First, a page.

Not much happens in the garden in the winter. Especially not in December, with our first hard frosts and snow. And yet some things still happen for a gardener in December.
What’s happening for me in December?
Planning and seed catalogs.
I have seed catalogs showing up! You have no idea how exciting this is until you get seed catalogs and order from them for the first time. I only got two last year, and I loved it. This year I’ve ordered a lot more so I can do some comparisons and try a few more companies. I have more on the way, but so far four have arrived.
What do I look for in seed companies? Well, first of all, I prefer buying organic seed because 1) it is inherently not GMO if it is organic and 2) seeds grown from plants that were grown organically are more likely to grow plants suited to organic growing conditions. I also try to get ones recommended by other gardeners (particularly organic gardeners), and my preference is to buy from companies that have a trustworthy background. If I’m reading a lot about a company being tied too closely to Big Agra, I’m going to avoid them because I really value biodiversity and the ability to save my own seeds if I want to.
So I look through these catalogs and I start to compare varieties, prices, and more. This helps me in planning my garden.
My husband got the lumber for three 3’x12′ raised beds as a birthday present to me, and will assemble them before I need to plant. I’ve been looking at where to get soil to fill them. I’ve also been collecting cardboard to smother all the grass in my garden area, and will put down wood chips or something similar around the garden beds so my husband doesn’t have to worry about mowing over squash vines next year. My little garden corner is going to be so much prettier this year (I hope!).
I might be able to also make one more smaller raised bed, which I’d probably put in the shadier area right by the house and use for shade-loving veggies like lettuce and spinach.
All this space means that I need to plant what I’m going to plant where. Some types of vegetables are better planted near others, especially for convenience of proper crop rotation every year or two in order to better protect crops from disease and pests. Of course the more beds one has, the easier this gets. I want to put in a few more smaller beds over the next couple of years.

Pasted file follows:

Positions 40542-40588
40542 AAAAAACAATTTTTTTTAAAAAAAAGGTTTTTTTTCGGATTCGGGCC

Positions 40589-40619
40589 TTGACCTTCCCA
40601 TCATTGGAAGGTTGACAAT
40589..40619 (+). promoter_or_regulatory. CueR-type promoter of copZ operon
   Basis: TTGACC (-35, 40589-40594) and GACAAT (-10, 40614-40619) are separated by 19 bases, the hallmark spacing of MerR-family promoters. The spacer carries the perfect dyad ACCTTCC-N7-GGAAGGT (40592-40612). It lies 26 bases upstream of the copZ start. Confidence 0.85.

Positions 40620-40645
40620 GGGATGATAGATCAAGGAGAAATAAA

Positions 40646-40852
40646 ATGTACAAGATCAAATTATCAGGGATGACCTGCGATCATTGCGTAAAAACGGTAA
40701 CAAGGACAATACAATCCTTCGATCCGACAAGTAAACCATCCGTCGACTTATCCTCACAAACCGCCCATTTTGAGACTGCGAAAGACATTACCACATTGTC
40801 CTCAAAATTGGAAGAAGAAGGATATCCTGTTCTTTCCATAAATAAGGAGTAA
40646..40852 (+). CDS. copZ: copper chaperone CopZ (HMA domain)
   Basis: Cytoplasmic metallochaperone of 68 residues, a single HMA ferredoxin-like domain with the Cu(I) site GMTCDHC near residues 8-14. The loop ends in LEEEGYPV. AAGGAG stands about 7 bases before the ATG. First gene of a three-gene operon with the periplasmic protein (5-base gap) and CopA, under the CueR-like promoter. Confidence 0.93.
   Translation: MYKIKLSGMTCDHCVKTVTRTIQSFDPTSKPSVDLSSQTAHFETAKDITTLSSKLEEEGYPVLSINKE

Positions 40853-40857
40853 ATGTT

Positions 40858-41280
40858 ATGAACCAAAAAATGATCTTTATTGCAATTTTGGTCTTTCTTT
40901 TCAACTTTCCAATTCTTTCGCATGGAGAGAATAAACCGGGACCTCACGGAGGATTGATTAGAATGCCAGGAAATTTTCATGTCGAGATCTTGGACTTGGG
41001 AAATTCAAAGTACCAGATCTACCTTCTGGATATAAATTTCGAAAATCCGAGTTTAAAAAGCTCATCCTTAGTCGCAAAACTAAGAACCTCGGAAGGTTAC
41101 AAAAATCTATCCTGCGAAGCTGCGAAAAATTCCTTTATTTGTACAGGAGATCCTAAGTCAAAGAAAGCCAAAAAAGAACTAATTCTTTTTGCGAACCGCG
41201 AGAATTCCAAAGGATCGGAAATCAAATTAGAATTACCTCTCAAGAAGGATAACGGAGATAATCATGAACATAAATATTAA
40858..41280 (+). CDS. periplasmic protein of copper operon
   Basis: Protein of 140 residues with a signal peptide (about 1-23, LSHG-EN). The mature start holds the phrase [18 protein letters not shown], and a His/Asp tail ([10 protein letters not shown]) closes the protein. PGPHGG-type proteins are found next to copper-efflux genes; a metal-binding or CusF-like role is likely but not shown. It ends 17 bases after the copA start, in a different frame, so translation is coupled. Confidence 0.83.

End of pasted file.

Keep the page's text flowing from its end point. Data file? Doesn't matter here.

To Plant or Not to Plant?
One thing I’m contemplating is doing tomatoes this year. For tomatoes, I have to go big or go home because I don’t like raw tomatoes. I would be canning salsa, sauce, and/or paste, all of which requires larger amounts of tomatoes. That means I have to figure out how many plants of what varieties to plant in order to be able to, at minimum, do a few cans of salsa this summer.
I also have to decide if I want to try to do a row of berries along my back fence. Blackberries grow like weeds around northwest Washington. I can just go to my parents’ house to get a bunch if I want, but cultivating them would give me that much more accessibility and food security. The space might be better served with things that aren’t so easily locally foraged, though. And the whole decision may be better saved for another year.
Thanks, 2016 Garden
We’re closing out this gardening year, and I have to say that it gave me a love for gardening. Even with all the challenges of starting it pregnant, having to replant because I had a baby and everything died from neglect, and it being pretty ugly since it was set into the ground and got overgrown…I loved it. I loved making pumpkin desserts out of my own organically grown pumpkins. I loved the wonder of learning how good homegrown lettuce tastes. I loved it all.
Thanks, 2016, for teaching me how wonderful gardening is.